One guarantee for failure in baseball is clear cut.
No pitching? No chance.
But when Red Sox right-hander Ryan Dempster semi-retired this past week, there was little concern since Boston still has five proven starters, and promising arms in Triple-A and Double-A.
That did not satisfy General Manager Ben Cherington, who immediately signed another pitcher, veteran left-hander Chris Capuano.
Capuano, who made 33 starts in 2012 (3.72 ERA) seems like a steal at a $2.25 million salary, with incentives that could boost it to $5 million.
But the gamble comes when considering Capuano, 35, was injured three times last year, including a strained muscle in his shoulder.
Like the signing of oft-injured center fielder Grady Sizemore, the Capuano signing is another low-risk, high-upside move.
If Capuano does not initially crack the rotation, he is capable of giving the bullpen depth while also being a spot starter.
When looking at the rest of the American League East, the Red Sox can hardly rest.
THE ORIOLES just signed Ubaldo Jimenez to a four-year, $50 million deal, after adding South Korean right-hander Suk-min Yoon.
With Chris Tillman and Miguel Gonzalez back, Baltimore could have a contending rotation if its starters come through.
Could. If. Those are words used often in spring training. Think about Boston last year. Could Jon Lester rebound … if John Lackey returned to his old form … could Clay Buchholz come through … if Felix Doubront …
The Red Sox featured plenty of doubt last spring and celebrated in the fall.
ONE MORE Orioles note concerns second base. Ryan Flaherty of Portland is the leading candidate to replace Brian Roberts (now a Yankee). Flaherty had been a utility player the past two seasons but now appears to get his chance as an everyday player.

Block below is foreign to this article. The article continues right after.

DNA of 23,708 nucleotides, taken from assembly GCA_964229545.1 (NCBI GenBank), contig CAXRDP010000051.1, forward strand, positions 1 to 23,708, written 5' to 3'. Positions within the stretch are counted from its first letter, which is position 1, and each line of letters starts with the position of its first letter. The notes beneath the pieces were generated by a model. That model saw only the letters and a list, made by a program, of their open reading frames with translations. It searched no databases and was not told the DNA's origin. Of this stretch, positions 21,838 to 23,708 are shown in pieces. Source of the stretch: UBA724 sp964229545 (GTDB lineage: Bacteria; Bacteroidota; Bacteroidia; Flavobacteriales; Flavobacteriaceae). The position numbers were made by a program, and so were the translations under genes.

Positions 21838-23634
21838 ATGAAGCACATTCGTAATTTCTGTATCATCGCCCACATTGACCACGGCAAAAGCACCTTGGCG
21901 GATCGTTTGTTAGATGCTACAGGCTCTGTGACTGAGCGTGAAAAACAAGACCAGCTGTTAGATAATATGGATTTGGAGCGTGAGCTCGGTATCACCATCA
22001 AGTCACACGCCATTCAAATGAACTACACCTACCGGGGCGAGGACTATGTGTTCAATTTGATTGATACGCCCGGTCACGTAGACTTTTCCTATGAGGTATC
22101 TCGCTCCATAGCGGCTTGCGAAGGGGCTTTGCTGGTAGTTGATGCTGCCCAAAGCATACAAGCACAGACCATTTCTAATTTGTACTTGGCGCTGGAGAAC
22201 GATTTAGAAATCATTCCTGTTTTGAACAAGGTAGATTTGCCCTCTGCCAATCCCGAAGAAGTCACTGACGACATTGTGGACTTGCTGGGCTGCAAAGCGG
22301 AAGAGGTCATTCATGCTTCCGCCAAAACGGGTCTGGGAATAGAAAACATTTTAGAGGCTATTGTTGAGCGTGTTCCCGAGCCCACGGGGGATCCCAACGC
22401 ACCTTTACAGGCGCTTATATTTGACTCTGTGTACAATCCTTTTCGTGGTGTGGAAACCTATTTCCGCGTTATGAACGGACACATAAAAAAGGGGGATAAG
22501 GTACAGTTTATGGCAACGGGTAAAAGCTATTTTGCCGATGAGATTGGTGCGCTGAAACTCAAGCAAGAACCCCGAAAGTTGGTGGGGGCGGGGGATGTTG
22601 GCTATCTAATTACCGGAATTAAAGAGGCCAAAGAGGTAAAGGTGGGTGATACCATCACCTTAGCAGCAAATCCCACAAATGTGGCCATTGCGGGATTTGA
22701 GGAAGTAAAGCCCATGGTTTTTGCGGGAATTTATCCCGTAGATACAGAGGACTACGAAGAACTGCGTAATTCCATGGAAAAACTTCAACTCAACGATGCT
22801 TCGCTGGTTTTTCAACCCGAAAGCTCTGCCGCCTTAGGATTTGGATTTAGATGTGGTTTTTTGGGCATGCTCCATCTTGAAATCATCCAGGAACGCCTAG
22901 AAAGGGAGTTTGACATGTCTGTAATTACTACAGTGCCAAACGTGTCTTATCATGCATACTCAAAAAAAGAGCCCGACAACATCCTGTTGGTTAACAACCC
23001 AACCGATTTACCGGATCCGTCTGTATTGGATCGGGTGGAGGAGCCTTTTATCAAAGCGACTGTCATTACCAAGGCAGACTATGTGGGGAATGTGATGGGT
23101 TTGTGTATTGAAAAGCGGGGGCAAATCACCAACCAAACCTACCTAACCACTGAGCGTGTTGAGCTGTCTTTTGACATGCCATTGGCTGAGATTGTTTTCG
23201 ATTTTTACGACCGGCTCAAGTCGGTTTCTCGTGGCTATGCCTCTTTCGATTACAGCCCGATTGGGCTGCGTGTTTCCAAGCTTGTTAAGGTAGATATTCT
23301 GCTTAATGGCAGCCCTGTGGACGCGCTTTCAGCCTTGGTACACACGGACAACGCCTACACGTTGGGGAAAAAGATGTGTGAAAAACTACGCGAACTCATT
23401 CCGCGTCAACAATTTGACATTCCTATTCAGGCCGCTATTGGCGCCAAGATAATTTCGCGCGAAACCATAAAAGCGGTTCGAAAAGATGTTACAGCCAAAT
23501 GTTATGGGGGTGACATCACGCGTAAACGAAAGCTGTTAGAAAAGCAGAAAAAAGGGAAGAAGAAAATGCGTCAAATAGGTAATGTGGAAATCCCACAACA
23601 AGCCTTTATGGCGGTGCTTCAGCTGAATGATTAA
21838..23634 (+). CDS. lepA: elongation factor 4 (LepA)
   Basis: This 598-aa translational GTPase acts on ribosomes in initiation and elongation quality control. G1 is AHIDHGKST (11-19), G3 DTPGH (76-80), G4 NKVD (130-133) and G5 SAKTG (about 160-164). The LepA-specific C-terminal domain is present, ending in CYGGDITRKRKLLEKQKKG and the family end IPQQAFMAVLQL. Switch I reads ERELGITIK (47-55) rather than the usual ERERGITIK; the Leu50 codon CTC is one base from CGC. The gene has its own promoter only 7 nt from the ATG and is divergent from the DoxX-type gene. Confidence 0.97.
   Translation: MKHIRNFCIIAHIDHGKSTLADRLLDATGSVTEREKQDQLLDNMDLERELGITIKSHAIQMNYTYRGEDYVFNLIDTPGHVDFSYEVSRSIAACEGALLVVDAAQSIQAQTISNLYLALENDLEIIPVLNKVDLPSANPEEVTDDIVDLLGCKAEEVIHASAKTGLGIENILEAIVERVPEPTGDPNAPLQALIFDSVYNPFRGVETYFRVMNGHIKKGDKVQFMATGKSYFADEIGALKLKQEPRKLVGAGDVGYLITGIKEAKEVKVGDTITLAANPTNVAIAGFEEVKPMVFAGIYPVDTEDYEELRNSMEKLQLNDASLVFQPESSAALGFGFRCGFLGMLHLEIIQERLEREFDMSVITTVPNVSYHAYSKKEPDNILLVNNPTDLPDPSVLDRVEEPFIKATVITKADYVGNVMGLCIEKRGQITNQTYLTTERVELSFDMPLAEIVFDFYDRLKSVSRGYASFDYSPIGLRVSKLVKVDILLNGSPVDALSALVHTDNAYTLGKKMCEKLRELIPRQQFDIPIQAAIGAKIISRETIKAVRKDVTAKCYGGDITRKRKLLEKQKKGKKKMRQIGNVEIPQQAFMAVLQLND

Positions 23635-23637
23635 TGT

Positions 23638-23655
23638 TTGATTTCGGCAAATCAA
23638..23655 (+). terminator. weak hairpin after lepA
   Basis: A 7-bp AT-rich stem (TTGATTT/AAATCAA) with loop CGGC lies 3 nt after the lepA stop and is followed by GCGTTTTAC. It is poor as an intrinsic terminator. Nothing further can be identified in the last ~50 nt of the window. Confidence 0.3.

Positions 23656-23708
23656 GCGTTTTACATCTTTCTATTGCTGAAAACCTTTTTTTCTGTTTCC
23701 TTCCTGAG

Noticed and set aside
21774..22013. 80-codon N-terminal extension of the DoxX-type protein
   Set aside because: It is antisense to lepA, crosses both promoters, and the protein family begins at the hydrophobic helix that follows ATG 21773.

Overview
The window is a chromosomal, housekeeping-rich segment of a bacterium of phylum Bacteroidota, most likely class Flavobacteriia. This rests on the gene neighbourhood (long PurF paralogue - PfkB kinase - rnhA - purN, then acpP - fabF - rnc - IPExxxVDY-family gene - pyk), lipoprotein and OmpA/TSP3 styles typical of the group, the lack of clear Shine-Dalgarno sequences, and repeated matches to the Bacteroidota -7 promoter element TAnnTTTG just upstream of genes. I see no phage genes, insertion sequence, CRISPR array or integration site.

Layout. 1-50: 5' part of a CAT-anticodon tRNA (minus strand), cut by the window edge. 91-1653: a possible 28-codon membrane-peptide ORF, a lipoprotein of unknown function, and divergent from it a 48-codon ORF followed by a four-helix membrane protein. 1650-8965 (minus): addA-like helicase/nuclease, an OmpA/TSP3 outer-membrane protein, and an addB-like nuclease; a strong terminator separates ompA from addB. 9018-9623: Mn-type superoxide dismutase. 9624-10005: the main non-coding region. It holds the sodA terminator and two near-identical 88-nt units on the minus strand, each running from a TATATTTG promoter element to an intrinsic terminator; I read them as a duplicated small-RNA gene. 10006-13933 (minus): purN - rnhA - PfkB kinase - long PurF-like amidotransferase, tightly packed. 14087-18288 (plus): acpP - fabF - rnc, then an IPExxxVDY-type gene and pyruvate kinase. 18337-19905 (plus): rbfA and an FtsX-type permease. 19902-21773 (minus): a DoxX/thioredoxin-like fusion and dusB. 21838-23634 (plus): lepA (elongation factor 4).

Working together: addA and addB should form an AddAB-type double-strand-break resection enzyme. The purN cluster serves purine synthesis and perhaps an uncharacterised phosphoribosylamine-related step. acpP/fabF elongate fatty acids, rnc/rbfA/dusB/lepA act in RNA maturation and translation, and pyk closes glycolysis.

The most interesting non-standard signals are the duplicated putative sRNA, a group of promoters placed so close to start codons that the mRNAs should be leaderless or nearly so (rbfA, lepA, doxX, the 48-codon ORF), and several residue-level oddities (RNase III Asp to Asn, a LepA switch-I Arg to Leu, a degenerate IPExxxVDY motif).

“It’s a great opportunity,” Flaherty told the Baltimore Sun. “You’ve got to take advantage of it.”
MUCH HAS BEEN written about the Yankees’ signing of Masahiro Tanaka as New York attempts to build a rotation that appears iffy.
A lot of ifs, a lot of coulds …
The Yankees could crash this year, but they could also soar if Tanaka is the real deal, CC Sabathia returns to form, Hiroki Kuroda does not fade like last year, and both Ivan Nova and David Phelps continue developing their talent.
Then there is Michael Pineda, the power arm New York acquired from Seattle only to watch him on the disabled list for two years. He’s coming back from shoulder surgery and could be just what the Yankees need.
TAMPA BAY IS starting spring training with the same doubts that follow the financially challenged team every season, despite the fact the Rays have reached the postseason four of the last six years.
Here is the reason why it might be five of the last seven years: David Price, Alex Cobb, Matt Moore and Chris Archer. The Rays always have arms.
TORONTO WAS the flop of 2013, finishing last after making a splash with free-agent signings.
The Blue Jays were quiet this offseason. But Toronto still has R.A. Dickey, Mark Buehrle and Brandon Morrow (who is coming back from a forearm injury that shelved him last May).
If those three come through …
Kevin Thomas can be reached at 791-6411 or at: